Mariano Fazio: "We can change the world from within"

We republish Avvenire's interview with the Auxiliary Vicar of Opus Dei, Msgr. Mariano Fazio, in which he talks about his new book Changing the World from Within.

Opus Dei - Mariano Fazio: "We can change the world from within"

The pandemic has dug deep into people's lives, minds and hearts. What is the service Christians are called to render in this time of transition and newly found hope?

Each Christian, St. Josemaría said, is called to be "another Christ, Christ himself." We must continually ask ourselves: how would our Lord have reacted in these circumstances that I am going through? I think that our Lord's reaction to our situation today would be one of compassion (cum patire, suffering with others), of empathy (putting oneself in the circumstances of others and understanding their reactions), of accompanying those who are alone, or who have lost a loved one, or who are in a difficult material situation. At the same time, the Christian must be a sower of hope, asking God for the grace to know how to transmit to others the closeness of Jesus. The health crisis will end, many things will change, but we will remain the same: people in need of God's help, who gives us the strength to be very close to others.

People talk of a "return to normality." But what is "normality" for a Christian who lives as a lay person in the world?

God has given all of us a vocation to holiness. For most people, he calls them to sanctify themselves in the midst of the world. "Normality" is the ordinary circumstances in which we go about our daily existence: our family, work environment, the places or activities in which we rest. The normality of a lay person who is aware that God is calling him or her to holiness consists precisely in discovering in these apparently humdrum circumstances the place where we are called to live a coherent Christian life. There we find the space to seek union with God and service to others. If we were to seek sanctification outside of "normality" we might fall into a spiritualistic escapism, which would prove sterile.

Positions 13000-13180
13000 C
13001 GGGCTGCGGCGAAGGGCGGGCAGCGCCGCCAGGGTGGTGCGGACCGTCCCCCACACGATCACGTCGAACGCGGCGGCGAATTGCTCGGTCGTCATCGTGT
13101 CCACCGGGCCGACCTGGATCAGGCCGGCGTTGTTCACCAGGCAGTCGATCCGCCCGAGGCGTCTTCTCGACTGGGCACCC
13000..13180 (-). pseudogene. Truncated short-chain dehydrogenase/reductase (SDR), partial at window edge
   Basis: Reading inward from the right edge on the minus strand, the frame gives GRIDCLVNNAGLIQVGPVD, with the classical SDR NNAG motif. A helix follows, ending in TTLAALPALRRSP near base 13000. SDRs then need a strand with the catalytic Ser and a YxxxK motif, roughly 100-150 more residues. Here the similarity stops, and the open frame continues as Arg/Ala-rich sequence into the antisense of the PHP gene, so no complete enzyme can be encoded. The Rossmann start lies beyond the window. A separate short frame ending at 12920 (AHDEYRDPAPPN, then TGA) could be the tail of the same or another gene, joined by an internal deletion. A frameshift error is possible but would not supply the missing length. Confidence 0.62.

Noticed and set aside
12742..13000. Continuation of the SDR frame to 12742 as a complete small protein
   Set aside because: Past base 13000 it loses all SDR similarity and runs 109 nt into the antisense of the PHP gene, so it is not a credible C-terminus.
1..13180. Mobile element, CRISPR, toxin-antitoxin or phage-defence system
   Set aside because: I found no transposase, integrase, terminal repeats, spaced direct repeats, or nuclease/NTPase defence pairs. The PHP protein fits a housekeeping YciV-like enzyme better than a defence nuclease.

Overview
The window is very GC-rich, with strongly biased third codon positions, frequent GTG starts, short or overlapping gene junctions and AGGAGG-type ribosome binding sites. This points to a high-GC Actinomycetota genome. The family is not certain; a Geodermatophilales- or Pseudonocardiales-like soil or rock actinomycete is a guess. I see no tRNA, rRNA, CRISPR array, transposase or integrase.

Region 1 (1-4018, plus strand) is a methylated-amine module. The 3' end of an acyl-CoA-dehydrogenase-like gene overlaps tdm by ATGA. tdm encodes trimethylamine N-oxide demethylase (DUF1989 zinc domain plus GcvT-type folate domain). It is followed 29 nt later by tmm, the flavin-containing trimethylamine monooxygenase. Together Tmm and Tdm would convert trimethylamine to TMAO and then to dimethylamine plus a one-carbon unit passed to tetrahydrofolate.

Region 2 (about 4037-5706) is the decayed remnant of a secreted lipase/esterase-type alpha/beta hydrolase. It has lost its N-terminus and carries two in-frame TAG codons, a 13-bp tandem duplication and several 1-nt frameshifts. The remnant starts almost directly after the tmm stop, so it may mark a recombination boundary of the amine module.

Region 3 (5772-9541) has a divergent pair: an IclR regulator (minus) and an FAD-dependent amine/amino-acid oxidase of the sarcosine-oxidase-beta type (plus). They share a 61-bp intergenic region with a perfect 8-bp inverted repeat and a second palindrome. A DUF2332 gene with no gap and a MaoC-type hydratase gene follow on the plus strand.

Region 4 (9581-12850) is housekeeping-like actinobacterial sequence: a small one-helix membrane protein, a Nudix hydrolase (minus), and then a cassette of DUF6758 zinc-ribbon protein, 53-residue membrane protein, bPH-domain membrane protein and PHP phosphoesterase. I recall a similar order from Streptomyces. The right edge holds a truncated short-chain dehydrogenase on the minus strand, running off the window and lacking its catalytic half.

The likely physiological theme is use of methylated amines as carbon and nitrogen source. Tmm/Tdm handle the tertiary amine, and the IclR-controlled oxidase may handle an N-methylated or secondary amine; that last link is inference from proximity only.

What has the pandemic taught Opus Dei?

The people of Opus Dei, since they are immersed in the world, have shared and continue to share with all humanity the experience of human frailty and vulnerability. In Opus Dei we have suffered the loss of many faithful -- lay people and priests -- and close relatives. We live these situations with natural human grief and with trust in the closeness of our Lord. At the same time, we have tried to be very attentive to those who, for various reasons, have been or are most vulnerable: the sick, and people who live alone. The pandemic has also taught us new ways of communicating the faith, through the digital media that have developed incredibly in these months.


In your book you stress the need to "change the world from within." How can this be done in today's society, which often seems to suggest that believers should not question its axioms of absolute freedom and individualism?

Changing the world requires that Christians be united with Jesus through a personal friendship based on the Eucharist and prayer, through the example of a life that shows consistency between what one believes and what one does, and by leading an evangelical lifestyle marked by the beatitudes. Christian joy and hope, mercy, compassion and a spirit of service will gradually change this individualistic society. It is a process that happens without violence, but with the naturalness with which the first Christians transformed the pagan world. Pope Francis has encouraged the Prelate of Opus Dei to help us follow their example, to re-Christianize this secularized society.


What new frontiers is the Prelature encouraging its lay faithful to reach?

I just returned from a trip to Africa. It gave me great joy to see some schools started by faithful of Opus Dei that began very humbly in the 1960s, and were the first interracial schools there. In those years racial equality was a frontier to be conquered. Times change and challenges are new. The faithful of the Work, with spontaneity and initiative, seek to be where there is a need for coherent Christian witness. Our founder spoke of "drowning evil in an abundance of good." I am now thinking of so many initiatives to develop palliative care units, at a time when a pro-euthanasia mentality is spreading. This is just one example: it shows that the frontiers change, but the apostolic spirit remains the same.


Changing the World from Within, by Mariano Fazio (read online)


Changing the World from Within, by Mariano Fazio (purchase from Amazon)